THERE was great alarm caused nationwide when figures suggested 80 per cent of young people felt exam pressure had significantly impacted on their mental health.

The statistic was revealed in a report named Wise Up to Wellbeing in Schools, conducted by charity Young Minds, and was a big wake up call for parents and teachers alike.

On top of this, the number of young people seeking help for stress in the run-up to the exam period from ChildLine, a free counselling service for children run by the NSPCC, increases each year.

Over the school year 2017/18, the helpline delivered 3,135 counselling sessions on exam stress, predominantly to those aged between 12 and 15, with the largest worries about overwhelming workloads, pressure from parents and concerns about not achieving the grades they wanted.

Hexham’s Queen Elizabeth High School is taking action to alleviate the stress, and recently linked up with local running enthusiasts to promote the therapeutic benefits of physical exercise.

Members of the local athletics club, Tynedale Harriers, and organisers of the newly formed Tyne Green parkrun, which hosts a free weekly run to the community, teamed up with pupils to encourage them to get active as a form of stress relief.

Joining in with the national #RunandRevise initiative instigated by England Athletics and mental health charity, the school created a Run, Student, Run group to encourage pupils to gather for physical activity, while also adding social benefits too. Pupils were also invited along to take part in the May 18 parkrun which had a #RunandRevise theme.

One of the people behind the project was Tony Brown; a trustee of Hadrian’s Learning Trust which runs the school, a parent of a sixth form student at the school, and a keen runner himself.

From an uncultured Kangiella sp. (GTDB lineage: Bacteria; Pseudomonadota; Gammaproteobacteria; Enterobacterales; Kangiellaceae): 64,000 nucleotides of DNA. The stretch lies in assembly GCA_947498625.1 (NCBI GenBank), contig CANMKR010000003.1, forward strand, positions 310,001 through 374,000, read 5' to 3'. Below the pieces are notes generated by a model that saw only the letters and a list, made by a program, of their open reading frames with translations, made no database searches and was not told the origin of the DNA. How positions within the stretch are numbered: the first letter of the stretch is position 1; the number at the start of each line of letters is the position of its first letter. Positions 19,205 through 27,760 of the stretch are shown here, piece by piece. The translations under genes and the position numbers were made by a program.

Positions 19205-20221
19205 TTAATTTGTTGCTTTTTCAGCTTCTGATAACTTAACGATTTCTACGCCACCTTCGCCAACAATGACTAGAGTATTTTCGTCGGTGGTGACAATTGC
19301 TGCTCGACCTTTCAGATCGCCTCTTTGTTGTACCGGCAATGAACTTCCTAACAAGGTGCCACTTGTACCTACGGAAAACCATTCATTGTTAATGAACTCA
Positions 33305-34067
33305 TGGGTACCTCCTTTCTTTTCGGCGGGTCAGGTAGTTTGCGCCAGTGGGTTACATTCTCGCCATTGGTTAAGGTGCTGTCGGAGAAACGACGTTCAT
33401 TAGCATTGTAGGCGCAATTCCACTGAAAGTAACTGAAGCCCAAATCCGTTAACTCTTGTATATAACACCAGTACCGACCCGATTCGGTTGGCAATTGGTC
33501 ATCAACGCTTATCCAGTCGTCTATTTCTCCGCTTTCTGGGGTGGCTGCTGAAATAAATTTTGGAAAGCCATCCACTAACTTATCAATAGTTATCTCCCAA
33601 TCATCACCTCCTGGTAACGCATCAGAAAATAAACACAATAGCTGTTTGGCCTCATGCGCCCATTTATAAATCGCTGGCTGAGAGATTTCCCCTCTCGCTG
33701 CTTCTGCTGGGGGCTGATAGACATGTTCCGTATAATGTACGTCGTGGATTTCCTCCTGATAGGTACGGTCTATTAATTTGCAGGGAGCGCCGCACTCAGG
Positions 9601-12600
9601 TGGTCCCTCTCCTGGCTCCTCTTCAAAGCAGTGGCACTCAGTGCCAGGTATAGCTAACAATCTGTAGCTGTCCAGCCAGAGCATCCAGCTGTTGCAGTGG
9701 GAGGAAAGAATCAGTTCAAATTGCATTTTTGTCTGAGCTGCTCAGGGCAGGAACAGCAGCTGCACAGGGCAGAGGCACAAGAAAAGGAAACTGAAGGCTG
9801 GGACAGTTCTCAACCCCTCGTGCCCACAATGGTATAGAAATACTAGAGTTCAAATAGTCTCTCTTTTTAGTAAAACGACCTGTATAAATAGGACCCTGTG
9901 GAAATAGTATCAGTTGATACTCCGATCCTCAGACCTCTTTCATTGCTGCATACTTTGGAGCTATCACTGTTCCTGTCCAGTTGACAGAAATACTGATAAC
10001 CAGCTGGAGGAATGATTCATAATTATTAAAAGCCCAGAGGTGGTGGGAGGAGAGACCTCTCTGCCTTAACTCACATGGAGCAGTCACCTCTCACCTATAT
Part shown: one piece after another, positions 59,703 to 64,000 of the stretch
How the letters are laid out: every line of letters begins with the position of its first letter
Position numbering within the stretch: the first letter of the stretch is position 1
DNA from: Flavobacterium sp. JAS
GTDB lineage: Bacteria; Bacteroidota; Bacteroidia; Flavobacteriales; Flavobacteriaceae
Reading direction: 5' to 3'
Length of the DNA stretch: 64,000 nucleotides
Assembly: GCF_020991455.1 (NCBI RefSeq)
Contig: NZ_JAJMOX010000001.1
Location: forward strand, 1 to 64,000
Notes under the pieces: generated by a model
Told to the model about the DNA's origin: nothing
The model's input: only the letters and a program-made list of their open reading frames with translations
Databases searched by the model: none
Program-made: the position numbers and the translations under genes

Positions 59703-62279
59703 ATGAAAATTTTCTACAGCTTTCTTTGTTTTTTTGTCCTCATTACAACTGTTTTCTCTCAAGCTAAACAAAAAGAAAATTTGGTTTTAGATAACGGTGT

He said: “As a parent, I am well aware of the stresses that exams place upon students, which feels greater today than it has ever been. As a runner, I am also aware of the positive benefits running has on mental health, which is heightened when done socially with a group.

“On seeing details of the #RunAndRevise initiative, it seemed too good an opportunity to miss to bring it to Hexham.

“The school has been very enthusiastic from the start, as it sees the real benefits that physical exercise can bring. I hope that the students will want to carry on with the initiative as they work through exams and beyond.”

The running initiative is an extension to the additional work the Hexham school is dedicating to pupils’ mental health and wellbeing. Earlier this year, Queen Elizabeth was chosen by the Education Secretary Damian Hinds as one of 370 schools in England to take part in a series of innovative trials to improve mental health support in schools.

The scheme saw staff receive mental health training to roll out six, one-hour lessons to year 9 pupils. This was on top of the personal, social, health education lessons all students received.

According to a very recent short inspection from Ofsted inspectors, the school has made huge progress in supporting pupils’ wellbeing with inspectors praising the emphasis placed on the issue.

Of course, it is not just teenagers sitting GCSEs and A-Levels who feel the pressure. Children aged six and seven have the stresses of Key Stage One SATs, with Year 6 pupils under slightly more pressure in the Key Stage Two equivalent.